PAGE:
Saturday, January 5, 2008

She wants her TASER in pink.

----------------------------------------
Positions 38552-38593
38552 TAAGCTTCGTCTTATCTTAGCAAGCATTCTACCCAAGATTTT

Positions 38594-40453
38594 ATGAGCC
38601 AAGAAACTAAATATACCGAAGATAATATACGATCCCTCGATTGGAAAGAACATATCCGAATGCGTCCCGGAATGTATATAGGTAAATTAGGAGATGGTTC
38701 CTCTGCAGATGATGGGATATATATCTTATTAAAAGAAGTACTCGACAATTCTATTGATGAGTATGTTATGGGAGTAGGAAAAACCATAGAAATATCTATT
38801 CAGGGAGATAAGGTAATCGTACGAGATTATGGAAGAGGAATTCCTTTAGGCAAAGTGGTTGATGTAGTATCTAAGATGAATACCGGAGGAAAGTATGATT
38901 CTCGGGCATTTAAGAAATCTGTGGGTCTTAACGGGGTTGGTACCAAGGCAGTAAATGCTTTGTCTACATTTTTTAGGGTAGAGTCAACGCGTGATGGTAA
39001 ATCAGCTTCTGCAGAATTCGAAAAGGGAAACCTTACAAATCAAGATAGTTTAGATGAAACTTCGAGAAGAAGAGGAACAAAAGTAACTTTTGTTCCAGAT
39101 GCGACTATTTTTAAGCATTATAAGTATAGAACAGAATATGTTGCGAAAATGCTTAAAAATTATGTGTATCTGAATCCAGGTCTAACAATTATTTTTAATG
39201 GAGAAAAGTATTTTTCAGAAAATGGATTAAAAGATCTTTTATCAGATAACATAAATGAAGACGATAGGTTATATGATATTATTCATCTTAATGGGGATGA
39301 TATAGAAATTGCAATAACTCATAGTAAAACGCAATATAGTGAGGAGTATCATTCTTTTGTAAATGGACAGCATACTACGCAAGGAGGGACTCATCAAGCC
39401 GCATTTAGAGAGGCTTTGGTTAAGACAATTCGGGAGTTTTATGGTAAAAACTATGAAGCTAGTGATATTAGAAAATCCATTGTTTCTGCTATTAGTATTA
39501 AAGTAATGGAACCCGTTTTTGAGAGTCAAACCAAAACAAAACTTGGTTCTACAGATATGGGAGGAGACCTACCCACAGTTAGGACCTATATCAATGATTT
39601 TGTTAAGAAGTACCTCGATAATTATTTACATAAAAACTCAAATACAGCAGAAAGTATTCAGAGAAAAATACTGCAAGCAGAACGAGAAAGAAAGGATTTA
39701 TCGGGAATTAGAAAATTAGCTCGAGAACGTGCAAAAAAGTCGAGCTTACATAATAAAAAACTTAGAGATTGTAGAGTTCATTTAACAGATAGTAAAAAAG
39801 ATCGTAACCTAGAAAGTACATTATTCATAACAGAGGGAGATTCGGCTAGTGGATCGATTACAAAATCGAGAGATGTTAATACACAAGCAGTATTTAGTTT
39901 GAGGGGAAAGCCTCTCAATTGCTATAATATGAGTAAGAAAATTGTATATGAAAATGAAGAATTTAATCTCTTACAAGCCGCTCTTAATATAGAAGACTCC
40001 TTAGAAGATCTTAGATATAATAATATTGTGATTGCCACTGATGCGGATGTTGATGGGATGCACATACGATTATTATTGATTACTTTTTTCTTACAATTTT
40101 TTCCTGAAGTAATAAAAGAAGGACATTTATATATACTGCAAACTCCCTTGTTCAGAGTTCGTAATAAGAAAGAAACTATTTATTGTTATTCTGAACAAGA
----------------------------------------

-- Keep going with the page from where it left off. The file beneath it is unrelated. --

An Arizona entrepreneur gathers women in her home for stun gun parties, and is selling the weapons like hotcakes. Before she lets them shoot her little pink stun gun, Dana Shafman ushers her new friends to the living room sofa for a serious chat about the fears she believes they all share. Welcome, she said to the taser party. On the coffee table, Shafman spreads out Taser's C2 "personal protector" weapons that the company is marketing to the public. It doesn't take long before the women are lined up in the hallway, whooping as they take turns blasting at a metallic target. "C'mon! she said "give it a shot". Shafman isn't an employee for Scottsdale, Ariz.- based Taser International. She's an independent entrepreneur who been selling Tasers the way her mother's generation sold plastic food storage containers. Amnesty International, which has criticized Taser's assertion that its weapons are nonlethal, frowns on the C2 and any attempt to spread the use of stun guns. Officials with the human rights organization said the weapons are frequently used in excess by trained police, and they're likely to be abused by the public as well. By Chris Kahn, AP business writer. All animals, when they are attacked, defend themselves. When we are attacked we should be able to protect ourselves in any way that we can. I think Amnesty International wants the government to protect us. When they remove our means of protecting ourselves, we become like sheep for the slaughter. I don't know about you but I'm not a sheep. I am a human, that when attacked, will use what ever means possible to protect my family and myself. I don't care what Amnesty International thinks or says.

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